Church: A Band of Jesus Followers

Posted: April 28, 2018 in Christian Life, Church
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imagesWhat do you understand the local church to be? Is it a group of people who all think in unison with a set of beliefs to which each has subscribed?  Or, is it a group of people who are worshiping God together even though they may not all agree to what that means? I recently read a post on Travis Flanagan’s website Help Me Believe  titled “What Is the Local Church” in which he provided this definition of the local church.

 “The local church is a regular gathering of like-minded believers for the glory of God. Under the ultimate headship of Christ Jesus, the church is led by pastors/elders/overseers, served by deacons, and ruled by its members in good standing. The church exists to worship its Savior through all of its ministries, which include, but are not limited to: the preaching/teaching of the Word, the observance of the ordinances, the spreading of the gospel, and the fellowship of the saints.”

After reading that definition, I began to massage my own understanding of church. Here’s a progress report of my thinking. Although this statement is being published on this blog, it is being “written with a pencil.” I am always open to new insight through my daily walk with Jesus, the author of my faith.

After reading this post, please click on the reply button and share your thoughts.




Here is my working statement to describe the local church:

I believe the local church to be a gathering of people—each of whom has made a focused commitment of their life to Jesus the Messiah (Christ)—for the purpose of sharing life in community as they follow him and thereby forming his body in the world today.

Anything added to that minimalist statement will restrict the body of Christ to conform to human expectations and interpretations of what being Christian means. Such limitations are exactly what we do when we begin to group ourselves into various enclaves and label them—Catholic, Baptist, Lutheran, Methodist, Pentecostal, etc.

These labels indicate that a group of people have limited their understanding of church to a certain set of truths that they believe essential to exercising their commitment to follow Jesus. Such limits place perimeters around philosophical and theological underpinnings and thereby keep them from exploring other possibilities. They might find other descriptions of truth had they not allowed boundaries to constrict their exploration. 

These paradigms, defined by our superficial labels, become straightjackets from which it is next to impossible to escape. It is hard to break out of paradigms, and increasingly more difficult when those paradigms involve our relationship with God.They are often set in concrete, which does not allow room for different possibilities. Although the concrete was wet initially, it has become set by exposure to generations of tradition. Even personal family tradition creates an environment that makes it different to think in new ways. Such boundaries placed on individuals restricts or limits who participates in the body of Christ, even if such person has made a focused commitment to the Christ of the resurrection.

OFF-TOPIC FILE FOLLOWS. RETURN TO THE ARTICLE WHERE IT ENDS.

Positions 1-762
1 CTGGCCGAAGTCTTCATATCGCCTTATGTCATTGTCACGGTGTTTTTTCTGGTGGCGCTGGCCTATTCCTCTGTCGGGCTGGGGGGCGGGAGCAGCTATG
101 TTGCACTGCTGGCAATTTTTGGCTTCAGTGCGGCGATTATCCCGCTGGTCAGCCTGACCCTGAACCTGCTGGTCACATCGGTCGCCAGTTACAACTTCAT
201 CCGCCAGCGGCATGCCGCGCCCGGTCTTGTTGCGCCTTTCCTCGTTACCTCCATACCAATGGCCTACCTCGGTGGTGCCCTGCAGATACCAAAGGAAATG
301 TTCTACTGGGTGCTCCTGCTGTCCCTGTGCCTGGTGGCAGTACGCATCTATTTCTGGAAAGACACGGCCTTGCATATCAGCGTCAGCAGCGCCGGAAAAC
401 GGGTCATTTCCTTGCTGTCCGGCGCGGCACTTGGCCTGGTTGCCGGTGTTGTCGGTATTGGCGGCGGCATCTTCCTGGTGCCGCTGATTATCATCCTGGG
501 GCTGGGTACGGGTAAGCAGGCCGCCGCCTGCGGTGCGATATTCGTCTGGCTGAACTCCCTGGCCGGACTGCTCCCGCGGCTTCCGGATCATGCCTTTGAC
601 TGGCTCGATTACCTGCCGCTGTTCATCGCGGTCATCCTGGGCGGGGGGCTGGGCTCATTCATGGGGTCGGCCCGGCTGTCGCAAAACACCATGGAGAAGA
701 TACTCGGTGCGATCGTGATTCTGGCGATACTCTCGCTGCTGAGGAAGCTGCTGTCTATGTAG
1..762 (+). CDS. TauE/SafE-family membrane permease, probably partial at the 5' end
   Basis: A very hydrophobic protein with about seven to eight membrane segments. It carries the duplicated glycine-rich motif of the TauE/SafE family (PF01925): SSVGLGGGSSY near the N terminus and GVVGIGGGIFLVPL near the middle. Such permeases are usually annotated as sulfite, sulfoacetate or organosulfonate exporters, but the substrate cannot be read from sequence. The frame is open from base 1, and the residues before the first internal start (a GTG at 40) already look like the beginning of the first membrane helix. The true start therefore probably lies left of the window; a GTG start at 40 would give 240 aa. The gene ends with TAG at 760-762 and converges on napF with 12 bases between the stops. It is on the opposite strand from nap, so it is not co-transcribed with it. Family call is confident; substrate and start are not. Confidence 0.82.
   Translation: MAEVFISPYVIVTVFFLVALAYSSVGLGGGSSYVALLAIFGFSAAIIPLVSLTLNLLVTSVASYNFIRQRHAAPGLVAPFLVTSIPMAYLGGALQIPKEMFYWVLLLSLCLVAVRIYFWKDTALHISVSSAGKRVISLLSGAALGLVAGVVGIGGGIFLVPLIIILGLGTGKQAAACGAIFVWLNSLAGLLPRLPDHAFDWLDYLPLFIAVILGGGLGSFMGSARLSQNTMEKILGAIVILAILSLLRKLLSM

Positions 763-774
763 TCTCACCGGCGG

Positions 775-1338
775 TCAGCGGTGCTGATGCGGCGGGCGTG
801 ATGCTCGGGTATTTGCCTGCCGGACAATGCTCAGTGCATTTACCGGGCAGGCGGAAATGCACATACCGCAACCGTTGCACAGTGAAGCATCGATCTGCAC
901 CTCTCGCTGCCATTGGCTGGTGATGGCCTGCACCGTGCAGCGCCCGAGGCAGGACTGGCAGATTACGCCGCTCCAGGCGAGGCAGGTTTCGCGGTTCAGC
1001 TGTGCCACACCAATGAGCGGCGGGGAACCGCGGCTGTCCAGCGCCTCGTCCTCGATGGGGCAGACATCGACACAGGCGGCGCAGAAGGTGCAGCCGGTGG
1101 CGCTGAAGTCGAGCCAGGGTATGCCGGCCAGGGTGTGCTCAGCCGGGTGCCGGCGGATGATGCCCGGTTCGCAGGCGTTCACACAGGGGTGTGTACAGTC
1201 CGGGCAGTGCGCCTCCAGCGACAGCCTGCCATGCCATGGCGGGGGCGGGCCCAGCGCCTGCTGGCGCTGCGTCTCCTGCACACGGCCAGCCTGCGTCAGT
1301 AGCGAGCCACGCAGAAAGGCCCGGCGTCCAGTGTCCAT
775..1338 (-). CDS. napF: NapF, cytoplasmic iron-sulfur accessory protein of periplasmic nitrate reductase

The nature of the church is fundamentally relational and spiritual. It is relational horizontally as the Christians interact reciprocally while following Jesus, and as they rub shoulders with the world around them. It is relational vertically as they corporately express their worship of God and receive blessing from God whom they worship.

The church is spiritual as the Body of Christ when gathered for worship, fellowship, ministry, or edification, as well as when scattered and each Christian is pursuing their various enterprises. Christ, as head of this spiritual body (Greek polis) holds it all together. We mess it up when we try to structure it, shape it, organize it and otherwise determine what it is by applying our human constructs to it. 

The Greek term ἐκκλησίαν (ekklĕsia—ek-, out; + klē-, to call) is most often translated “Church” in Christian Scripture. It originally referred to a political assembly called together or called out by a government official to conduct policy, i.e. a principle or course of action.This is the sense of the word that the New Testament writers applied when referring to a gathering of Christians. They are called together, or called out, to form community for carrying out the purposes entrusted to it much like the Greek polis (literally city-state and the Greek word from which we get the word politics). 


I’ll summarize from a personal perspective: 

I made a focused commitment to Jesus the Christ (“Made a profession of faith,” “accepted Jesus,” “received Jesus into my heart” are a few of the ways this focused commitment is stated in evangelical expressions of the church, the tradition in which I began following Jesus.) as a child. At the same time, I became a formal member of a Baptist church. Churches in which I worshiped and studied Scripture guided me as I sorted out what it meant to follow Jesus. 

Within those nurturing environments, which later included local churches of which I was pastor, I found a common desire to follow Jesus and to be his presence in the world today. That presence was described in many different ways and emphases were placed at different points in the various local churches in which I participated. My experience has led me to express my faith in different enclaves—some of which are listed above—and different local congregations. A beautiful mosaic emerges when the Church universal, all of whom have following Jesus as their raison d’être, is seen in its wonderful diversity.

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